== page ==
The Creed ends with these words:

“At His coming all men will rise again with their bodies and shall give account for their own works. And they that have done good shall go into life everlasting; and they that have done evil into everlasting fire. This is the catholic faith, which except a man believe faithfully, he cannot be saved.”

I recommend that you read it through at your convenience. It is found on pages 864 and 865 of the Book of Common Prayer 1979. It will either clear up all your questions about the Trinity, or it will completely confuse you.

Several of the Church Fathers continued this work and developed the doctrine to essentially what we have today.

Gregory of Nazianzus would say of the Trinity, “No sooner do I conceive of the One than I am illumined by the splendour of the Three; no sooner do I distinguish Three than I am carried back into the One.”

“When I think of any of the Three, I think of him as the whole, and my eyes are filled, and the greater part of what I am thinking escapes me.

“I cannot grasp the greatness of that One so as to attribute a greater greatness to the rest. When I contemplate the Three together, I see but one torch, and cannot divide or measure out the undivided light.”

As for what we teach in the catholic faith, it is simply that the Father is God, the Son is God, and the Holy Ghost is God, or as the hymn we just sang says, God in three Persons, blessed Trinity.

The foundation of this can be found in Scripture. In St. John chapter 10, verse 30, Jesus said, “I and the Father are one.”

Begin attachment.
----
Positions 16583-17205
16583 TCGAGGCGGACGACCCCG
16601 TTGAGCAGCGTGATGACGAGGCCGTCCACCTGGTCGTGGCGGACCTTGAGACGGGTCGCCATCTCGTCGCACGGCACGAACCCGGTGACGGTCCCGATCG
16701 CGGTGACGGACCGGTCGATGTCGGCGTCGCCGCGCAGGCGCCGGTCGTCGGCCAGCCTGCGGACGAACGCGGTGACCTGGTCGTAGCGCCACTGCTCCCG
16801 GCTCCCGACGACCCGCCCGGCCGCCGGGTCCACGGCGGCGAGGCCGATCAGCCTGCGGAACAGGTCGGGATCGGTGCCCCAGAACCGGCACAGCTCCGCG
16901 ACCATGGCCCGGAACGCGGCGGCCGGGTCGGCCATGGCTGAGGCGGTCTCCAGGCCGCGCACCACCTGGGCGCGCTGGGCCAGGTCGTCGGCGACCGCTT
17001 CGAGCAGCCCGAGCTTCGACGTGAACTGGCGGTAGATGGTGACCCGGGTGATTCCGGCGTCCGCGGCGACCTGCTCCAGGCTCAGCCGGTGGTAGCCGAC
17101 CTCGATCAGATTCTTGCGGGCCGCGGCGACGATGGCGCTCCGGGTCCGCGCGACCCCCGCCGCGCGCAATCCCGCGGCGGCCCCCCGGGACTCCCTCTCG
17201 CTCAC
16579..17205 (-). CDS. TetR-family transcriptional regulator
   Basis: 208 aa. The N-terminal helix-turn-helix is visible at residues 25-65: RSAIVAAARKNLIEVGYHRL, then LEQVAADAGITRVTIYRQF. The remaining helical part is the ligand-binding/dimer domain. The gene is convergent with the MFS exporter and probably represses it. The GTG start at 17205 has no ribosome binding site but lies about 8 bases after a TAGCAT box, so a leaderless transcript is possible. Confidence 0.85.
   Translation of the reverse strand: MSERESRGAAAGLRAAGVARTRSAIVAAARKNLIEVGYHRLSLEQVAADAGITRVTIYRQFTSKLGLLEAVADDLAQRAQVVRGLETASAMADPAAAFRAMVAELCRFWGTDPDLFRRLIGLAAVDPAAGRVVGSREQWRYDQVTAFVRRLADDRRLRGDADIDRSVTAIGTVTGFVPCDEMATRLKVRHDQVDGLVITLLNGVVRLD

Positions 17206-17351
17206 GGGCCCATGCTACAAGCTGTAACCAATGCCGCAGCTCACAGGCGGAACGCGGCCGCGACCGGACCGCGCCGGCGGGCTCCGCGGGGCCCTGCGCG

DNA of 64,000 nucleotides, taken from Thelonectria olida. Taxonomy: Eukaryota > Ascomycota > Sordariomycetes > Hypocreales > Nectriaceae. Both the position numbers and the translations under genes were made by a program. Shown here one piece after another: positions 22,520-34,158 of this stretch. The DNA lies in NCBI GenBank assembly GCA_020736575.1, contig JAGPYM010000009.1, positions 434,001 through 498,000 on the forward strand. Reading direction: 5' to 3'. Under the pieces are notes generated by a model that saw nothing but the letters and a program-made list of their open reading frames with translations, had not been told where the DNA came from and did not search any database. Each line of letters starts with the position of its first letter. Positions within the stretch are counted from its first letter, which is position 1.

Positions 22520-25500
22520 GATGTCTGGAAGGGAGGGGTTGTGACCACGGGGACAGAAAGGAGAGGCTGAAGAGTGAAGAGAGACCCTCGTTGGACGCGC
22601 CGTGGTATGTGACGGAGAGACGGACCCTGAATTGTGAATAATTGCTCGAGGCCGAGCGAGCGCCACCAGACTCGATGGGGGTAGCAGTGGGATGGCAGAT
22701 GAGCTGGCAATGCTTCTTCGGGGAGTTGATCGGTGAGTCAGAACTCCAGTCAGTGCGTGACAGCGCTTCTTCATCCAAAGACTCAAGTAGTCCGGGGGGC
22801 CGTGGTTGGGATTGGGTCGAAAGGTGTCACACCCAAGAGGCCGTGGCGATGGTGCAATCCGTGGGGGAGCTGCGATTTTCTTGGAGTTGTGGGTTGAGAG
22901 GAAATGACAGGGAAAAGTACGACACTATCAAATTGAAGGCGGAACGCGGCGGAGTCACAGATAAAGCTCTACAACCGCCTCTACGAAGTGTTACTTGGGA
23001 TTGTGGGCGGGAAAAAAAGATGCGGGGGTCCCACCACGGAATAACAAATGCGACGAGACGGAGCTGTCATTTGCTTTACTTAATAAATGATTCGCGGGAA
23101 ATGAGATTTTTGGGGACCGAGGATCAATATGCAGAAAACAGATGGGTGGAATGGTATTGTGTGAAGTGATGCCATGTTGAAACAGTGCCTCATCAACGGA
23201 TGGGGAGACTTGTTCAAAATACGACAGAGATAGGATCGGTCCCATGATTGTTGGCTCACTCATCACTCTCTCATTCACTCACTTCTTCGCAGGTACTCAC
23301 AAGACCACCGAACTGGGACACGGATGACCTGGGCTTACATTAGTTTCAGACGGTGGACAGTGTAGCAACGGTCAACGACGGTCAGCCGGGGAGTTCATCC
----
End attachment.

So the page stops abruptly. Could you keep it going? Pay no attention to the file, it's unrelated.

In chapter 8, verse Jesus said to them, “Truly, truly, I say to you, before Abraham was, I am.” Here, Jesus uses God’s sacred Name given to Moses at the burning bush, ‘I am’ which in Hebrew is Yahweh.

Perhaps the most well known is the from the Gospel according to St. Matthew, chapter 28:

“Then Jesus came to them and said, “All authority in heaven and on earth has been given to me. Therefore go and make disciples of all nations, baptizing them in the name of the Father and of the Son and of the Holy Spirit, and teaching them to obey everything I have commanded you. And surely I am with you always, to the very end of the age.”

Remember also, he promised to send the Holy Spirit to guide us and lead us into the truth. When he said, “surely I am with you always,” it is by the Spirit of Christ that this is accomplished.

This is perhaps the most important reference to the Trinity, because it contains the Great Commission. These are the marching orders of every Christian. Go and make disciples.

What are we doing to fulfill these orders? Are we making disciples? Are we inviting others into our fellowship? Sometimes they come because of our web site. Sometimes we invite them, and tell them that this is a fellowship of love.

When we do invite folks into fellowship with us, we bring joy to the Father, through the Son, by the Holy Spirit, one God, now and forever. Amen.